We had a tent day yesterday sitting inside our tent waiting for the weather to improve. Everything looks a bit custard coloured in here after a while with the light coming through the orange canvas, so in the evening as the skies were clearing I walked around camp to see a stunning Sun halo made by the light reflecting through high altitude ice crystals with sun dogs glistening alongside.
We have been debating where the closest people are to us — Halley research station is about 687 km to the north, the South Pole research station is about 945 km to the south, and our ice drilling BAS colleagues are about 1060 km to the west. See photo of our little tent world in the middle of the ice, hopefully gives you a sense of the remoteness of our workplace.
By morning the snow has blown through and sunny skies and light winds arrived this morning. Pilot Vicky, by now an honorary team member, came in with the red Twin Otter around lunchtime with the final skidoo and sledge load, and some bonus tasty fresh food treats from the chefs for our lunch (thanks guys!). Thanks to everyone back at Halley for all the field support — from skiway loading and transport, to copilots and skidoo wranglers, to comms and weather — it is all much appreciated.
We managed to get out this afternoon to do some initial scouting around some of the ice fields close to us to see what the snow cover and ground is like on route. To get to new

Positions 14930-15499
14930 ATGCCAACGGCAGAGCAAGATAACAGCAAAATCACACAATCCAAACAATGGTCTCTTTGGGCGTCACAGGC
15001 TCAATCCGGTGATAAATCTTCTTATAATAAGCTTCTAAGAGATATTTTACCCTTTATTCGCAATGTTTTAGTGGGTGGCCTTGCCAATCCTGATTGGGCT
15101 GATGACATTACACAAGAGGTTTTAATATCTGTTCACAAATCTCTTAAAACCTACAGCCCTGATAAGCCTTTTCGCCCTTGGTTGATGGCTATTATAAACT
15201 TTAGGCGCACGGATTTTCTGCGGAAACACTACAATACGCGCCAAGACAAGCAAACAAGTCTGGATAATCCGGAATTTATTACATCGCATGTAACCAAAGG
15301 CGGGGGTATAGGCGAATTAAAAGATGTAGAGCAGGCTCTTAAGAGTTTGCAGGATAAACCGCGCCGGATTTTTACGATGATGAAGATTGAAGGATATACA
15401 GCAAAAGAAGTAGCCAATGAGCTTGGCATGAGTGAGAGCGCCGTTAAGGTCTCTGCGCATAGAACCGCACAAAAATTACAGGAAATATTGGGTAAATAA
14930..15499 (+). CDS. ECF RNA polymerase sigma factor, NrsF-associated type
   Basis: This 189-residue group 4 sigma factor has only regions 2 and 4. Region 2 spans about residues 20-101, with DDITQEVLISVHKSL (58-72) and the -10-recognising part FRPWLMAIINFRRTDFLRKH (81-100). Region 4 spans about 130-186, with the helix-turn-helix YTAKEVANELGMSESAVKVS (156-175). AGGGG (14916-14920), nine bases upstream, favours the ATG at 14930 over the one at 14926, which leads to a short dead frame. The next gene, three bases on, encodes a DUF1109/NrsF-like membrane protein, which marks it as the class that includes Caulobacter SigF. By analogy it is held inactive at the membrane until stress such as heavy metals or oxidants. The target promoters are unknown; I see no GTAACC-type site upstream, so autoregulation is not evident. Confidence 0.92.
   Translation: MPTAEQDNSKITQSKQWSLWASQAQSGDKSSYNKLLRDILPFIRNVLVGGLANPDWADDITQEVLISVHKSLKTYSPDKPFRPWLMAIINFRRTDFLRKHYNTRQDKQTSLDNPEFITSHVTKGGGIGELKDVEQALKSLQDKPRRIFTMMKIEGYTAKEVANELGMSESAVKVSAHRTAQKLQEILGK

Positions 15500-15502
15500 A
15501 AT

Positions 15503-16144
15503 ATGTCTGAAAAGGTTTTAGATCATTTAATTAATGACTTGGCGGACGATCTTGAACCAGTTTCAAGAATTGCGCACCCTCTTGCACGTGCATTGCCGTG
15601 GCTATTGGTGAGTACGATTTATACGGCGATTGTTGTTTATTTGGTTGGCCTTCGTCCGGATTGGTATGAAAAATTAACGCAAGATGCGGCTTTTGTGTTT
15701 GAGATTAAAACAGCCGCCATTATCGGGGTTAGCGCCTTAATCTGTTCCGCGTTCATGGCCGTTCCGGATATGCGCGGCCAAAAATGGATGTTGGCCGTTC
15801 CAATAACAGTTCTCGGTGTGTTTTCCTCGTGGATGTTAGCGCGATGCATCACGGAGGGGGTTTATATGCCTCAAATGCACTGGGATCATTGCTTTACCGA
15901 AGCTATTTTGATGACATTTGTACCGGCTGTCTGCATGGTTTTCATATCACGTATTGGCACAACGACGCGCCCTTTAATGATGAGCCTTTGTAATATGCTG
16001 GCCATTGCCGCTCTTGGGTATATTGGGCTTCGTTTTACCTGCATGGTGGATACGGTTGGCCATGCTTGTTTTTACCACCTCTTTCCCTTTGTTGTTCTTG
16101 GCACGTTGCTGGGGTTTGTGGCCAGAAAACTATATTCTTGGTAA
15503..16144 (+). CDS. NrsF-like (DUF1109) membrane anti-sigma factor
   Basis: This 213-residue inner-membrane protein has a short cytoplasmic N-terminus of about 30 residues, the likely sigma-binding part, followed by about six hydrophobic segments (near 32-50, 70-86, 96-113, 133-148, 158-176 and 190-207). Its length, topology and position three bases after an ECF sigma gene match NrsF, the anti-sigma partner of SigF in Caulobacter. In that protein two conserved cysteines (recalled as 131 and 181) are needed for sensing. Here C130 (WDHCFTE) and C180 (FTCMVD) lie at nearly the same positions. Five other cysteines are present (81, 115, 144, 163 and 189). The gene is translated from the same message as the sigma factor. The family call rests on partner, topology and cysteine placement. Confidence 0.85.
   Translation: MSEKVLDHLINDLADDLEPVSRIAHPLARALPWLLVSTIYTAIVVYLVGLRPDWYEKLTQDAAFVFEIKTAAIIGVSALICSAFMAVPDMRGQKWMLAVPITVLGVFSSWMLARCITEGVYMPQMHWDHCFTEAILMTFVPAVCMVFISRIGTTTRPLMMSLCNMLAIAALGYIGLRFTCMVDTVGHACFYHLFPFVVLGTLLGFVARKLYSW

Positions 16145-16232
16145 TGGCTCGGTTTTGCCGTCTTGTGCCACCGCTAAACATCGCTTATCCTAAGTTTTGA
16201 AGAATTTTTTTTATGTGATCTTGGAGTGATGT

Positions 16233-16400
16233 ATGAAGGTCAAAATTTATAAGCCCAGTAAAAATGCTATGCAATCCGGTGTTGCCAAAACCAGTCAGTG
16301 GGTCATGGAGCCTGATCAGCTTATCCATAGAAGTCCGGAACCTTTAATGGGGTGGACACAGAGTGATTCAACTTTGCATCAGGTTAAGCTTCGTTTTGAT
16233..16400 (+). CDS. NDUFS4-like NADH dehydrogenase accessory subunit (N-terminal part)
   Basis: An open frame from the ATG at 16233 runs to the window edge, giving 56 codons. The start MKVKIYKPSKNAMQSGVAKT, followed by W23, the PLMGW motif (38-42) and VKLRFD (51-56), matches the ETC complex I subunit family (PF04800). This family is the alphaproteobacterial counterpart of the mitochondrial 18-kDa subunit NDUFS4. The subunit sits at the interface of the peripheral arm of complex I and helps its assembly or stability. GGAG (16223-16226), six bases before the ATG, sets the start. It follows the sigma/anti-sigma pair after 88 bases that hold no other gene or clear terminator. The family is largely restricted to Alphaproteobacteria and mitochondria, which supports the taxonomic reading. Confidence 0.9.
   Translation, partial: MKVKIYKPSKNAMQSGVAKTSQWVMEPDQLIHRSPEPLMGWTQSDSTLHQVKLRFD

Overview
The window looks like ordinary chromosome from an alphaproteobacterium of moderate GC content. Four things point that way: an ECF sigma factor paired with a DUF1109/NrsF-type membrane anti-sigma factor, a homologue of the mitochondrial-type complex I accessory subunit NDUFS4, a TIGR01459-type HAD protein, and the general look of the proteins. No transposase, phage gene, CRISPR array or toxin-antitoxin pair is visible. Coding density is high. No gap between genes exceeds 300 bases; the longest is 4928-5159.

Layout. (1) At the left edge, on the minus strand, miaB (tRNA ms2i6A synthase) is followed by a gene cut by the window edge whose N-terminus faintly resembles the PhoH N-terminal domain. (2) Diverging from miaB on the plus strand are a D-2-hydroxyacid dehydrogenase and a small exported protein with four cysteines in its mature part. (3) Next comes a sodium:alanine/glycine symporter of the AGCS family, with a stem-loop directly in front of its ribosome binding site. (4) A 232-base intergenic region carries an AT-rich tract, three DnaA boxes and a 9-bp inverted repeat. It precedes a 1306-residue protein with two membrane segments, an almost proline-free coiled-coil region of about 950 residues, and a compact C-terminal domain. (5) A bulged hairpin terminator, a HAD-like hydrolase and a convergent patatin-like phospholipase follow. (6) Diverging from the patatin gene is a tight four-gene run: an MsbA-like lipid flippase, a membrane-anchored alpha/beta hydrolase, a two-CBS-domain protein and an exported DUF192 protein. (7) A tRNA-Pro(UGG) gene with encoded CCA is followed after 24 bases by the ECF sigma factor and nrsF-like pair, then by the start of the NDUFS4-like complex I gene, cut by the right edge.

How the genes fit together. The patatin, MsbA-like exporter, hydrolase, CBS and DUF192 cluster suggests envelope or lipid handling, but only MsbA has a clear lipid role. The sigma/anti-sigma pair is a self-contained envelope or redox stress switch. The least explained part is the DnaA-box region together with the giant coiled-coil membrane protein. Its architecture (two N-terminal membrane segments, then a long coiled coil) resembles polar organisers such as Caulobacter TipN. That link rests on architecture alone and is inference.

areas we travel by linked travel — using a sledge and tow ropes linked up between the two skidoos. Tomorrow we will head out and do some searching further a field if the skies stay clear and see what the blue ice has to offer.
PS to the other team members (now including Tom) who are in Punta: Hope you are enjoying yourselves in the sunshine and are preparing for the cold!
We are sitting in the tent and doing a bit of waiting.
Yesterday our second plane load of equipment arrived from Rothera with one of the skidoos that we will need for our field work plans and some extra fuel. Getting the skidoo off the Twin Otter plane is more of an art than science with a lot of wiggling and grunt force to get it pivoted into position. Somewhat of a case of Chuckle Brothers style “to you — to me” whilst it gets lined up with the rampway to get it off the plane. The plane took off into sunny skies and afterwards we did a bit of ski-way chipping and shovelling to try and flatten out some sastrugi (wind shaped compacted snow mounds) that were causing some bumps during landing and takeoff. We sorted out the camp and as the meteorite collection kit and associated science equipment had arrived I got things organised and ready to go. We got the word later in the afternoon that the weather around Halley had closed in with snow, and so the third and final kit transport flight would be stood down.